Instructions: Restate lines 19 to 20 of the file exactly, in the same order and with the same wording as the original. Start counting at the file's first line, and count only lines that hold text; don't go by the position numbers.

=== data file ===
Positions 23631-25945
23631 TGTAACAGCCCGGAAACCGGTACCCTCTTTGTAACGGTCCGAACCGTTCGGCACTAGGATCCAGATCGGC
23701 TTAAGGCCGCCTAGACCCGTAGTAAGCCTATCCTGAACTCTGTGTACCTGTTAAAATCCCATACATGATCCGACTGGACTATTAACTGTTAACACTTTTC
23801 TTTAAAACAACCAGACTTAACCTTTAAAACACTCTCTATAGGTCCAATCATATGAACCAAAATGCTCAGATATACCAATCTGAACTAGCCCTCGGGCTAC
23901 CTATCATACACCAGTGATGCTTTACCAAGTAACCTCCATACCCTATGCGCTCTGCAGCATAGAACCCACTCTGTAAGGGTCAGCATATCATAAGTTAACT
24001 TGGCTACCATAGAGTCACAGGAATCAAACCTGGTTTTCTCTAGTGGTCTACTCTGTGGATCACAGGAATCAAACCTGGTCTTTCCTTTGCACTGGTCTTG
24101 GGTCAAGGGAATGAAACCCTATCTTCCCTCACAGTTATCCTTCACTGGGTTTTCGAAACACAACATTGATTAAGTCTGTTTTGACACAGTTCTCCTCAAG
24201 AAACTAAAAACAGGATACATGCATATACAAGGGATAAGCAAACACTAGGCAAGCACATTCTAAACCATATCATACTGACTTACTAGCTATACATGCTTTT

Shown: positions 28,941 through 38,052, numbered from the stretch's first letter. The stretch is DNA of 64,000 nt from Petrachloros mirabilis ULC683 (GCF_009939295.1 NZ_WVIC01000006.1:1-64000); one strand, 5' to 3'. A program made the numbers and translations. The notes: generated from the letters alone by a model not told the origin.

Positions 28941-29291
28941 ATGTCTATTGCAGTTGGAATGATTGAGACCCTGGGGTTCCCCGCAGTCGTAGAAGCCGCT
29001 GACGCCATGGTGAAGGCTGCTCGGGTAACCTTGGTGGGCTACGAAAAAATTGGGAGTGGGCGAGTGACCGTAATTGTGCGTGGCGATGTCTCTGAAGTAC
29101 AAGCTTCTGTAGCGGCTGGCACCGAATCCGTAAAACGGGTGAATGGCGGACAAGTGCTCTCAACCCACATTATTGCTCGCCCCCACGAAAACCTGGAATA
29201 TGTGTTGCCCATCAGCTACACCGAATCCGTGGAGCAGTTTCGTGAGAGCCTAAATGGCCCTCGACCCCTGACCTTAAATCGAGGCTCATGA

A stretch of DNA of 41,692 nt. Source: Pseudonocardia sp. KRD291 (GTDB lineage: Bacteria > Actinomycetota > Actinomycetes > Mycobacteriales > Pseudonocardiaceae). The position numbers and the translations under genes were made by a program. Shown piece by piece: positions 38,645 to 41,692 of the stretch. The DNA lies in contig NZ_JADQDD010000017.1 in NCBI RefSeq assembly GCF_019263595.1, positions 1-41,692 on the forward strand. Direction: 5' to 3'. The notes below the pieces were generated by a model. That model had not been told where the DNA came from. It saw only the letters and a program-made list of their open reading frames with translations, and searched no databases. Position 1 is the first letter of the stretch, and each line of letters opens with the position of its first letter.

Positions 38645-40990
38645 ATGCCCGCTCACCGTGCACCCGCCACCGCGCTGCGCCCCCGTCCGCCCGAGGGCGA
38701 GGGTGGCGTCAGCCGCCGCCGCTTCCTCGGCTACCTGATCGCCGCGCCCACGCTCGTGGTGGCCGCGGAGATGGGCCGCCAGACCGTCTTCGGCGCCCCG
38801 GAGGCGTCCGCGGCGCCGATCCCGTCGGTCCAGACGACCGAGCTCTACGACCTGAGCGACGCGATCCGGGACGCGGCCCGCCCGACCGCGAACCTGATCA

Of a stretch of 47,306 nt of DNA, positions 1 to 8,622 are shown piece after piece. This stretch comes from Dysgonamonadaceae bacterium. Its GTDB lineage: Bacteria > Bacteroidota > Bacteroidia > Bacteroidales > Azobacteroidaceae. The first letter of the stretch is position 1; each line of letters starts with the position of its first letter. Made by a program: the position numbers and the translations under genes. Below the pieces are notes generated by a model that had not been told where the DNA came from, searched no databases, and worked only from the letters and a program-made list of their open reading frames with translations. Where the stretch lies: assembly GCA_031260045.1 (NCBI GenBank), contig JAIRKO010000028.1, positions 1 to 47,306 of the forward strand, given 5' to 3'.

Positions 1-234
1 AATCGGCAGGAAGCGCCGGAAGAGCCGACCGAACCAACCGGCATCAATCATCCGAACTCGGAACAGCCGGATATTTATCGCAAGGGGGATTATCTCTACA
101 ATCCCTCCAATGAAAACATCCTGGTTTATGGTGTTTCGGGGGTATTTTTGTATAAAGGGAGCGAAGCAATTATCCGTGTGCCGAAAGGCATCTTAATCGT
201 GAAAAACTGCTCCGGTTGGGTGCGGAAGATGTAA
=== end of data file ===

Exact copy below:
38801 GAGGCGTCCGCGGCGCCGATCCCGTCGGTCCAGACGACCGAGCTCTACGACCTGAGCGACGCGATCCGGGACGCGGCCCGCCCGACCGCGAACCTGATCA

Of a stretch of 47,306 nt of DNA, positions 1 to 8,622 are shown piece after piece. This stretch comes from Dysgonamonadaceae bacterium. Its GTDB lineage: Bacteria > Bacteroidota > Bacteroidia > Bacteroidales > Azobacteroidaceae. The first letter of the stretch is position 1; each line of letters starts with the position of its first letter. Made by a program: the position numbers and the translations under genes. Below the pieces are notes generated by a model that had not been told where the DNA came from, searched no databases, and worked only from the letters and a program-made list of their open reading frames with translations. Where the stretch lies: assembly GCA_031260045.1 (NCBI GenBank), contig JAIRKO010000028.1, positions 1 to 47,306 of the forward strand, given 5' to 3'.